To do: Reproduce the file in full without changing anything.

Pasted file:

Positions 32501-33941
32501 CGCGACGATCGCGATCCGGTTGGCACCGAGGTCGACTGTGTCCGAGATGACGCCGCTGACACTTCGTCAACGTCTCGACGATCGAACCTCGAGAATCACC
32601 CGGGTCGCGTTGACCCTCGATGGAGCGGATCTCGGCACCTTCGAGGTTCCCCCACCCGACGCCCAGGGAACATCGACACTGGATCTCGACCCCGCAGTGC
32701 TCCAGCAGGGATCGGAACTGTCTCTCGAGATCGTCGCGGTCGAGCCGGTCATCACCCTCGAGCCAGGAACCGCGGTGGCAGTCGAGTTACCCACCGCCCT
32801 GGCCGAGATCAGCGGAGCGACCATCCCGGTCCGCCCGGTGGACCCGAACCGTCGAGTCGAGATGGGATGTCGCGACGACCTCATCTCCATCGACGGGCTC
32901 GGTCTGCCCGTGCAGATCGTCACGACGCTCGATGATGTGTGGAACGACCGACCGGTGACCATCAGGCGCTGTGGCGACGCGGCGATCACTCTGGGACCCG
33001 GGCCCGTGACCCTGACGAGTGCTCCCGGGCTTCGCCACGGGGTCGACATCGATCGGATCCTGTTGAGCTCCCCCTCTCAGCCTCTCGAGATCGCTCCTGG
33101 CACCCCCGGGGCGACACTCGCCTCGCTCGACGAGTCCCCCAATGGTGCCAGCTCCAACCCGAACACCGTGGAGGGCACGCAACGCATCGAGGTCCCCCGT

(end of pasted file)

Positions 32501-33941
32501 CGCGACGATCGCGATCCGGTTGGCACCGAGGTCGACTGTGTCCGAGATGACGCCGCTGACACTTCGTCAACGTCTCGACGATCGAACCTCGAGAATCACC
32601 CGGGTCGCGTTGACCCTCGATGGAGCGGATCTCGGCACCTTCGAGGTTCCCCCACCCGACGCCCAGGGAACATCGACACTGGATCTCGACCCCGCAGTGC
32701 TCCAGCAGGGATCGGAACTGTCTCTCGAGATCGTCGCGGTCGAGCCGGTCATCACCCTCGAGCCAGGAACCGCGGTGGCAGTCGAGTTACCCACCGCCCT
32801 GGCCGAGATCAGCGGAGCGACCATCCCGGTCCGCCCGGTGGACCCGAACCGTCGAGTCGAGATGGGATGTCGCGACGACCTCATCTCCATCGACGGGCTC
32901 GGTCTGCCCGTGCAGATCGTCACGACGCTCGATGATGTGTGGAACGACCGACCGGTGACCATCAGGCGCTGTGGCGACGCGGCGATCACTCTGGGACCCG
33001 GGCCCGTGACCCTGACGAGTGCTCCCGGGCTTCGCCACGGGGTCGACATCGATCGGATCCTGTTGAGCTCCCCCTCTCAGCCTCTCGAGATCGCTCCTGG
33101 CACCCCCGGGGCGACACTCGCCTCGCTCGACGAGTCCCCCAATGGTGCCAGCTCCAACCCGAACACCGTGGAGGGCACGCAACGCATCGAGGTCCCCCGT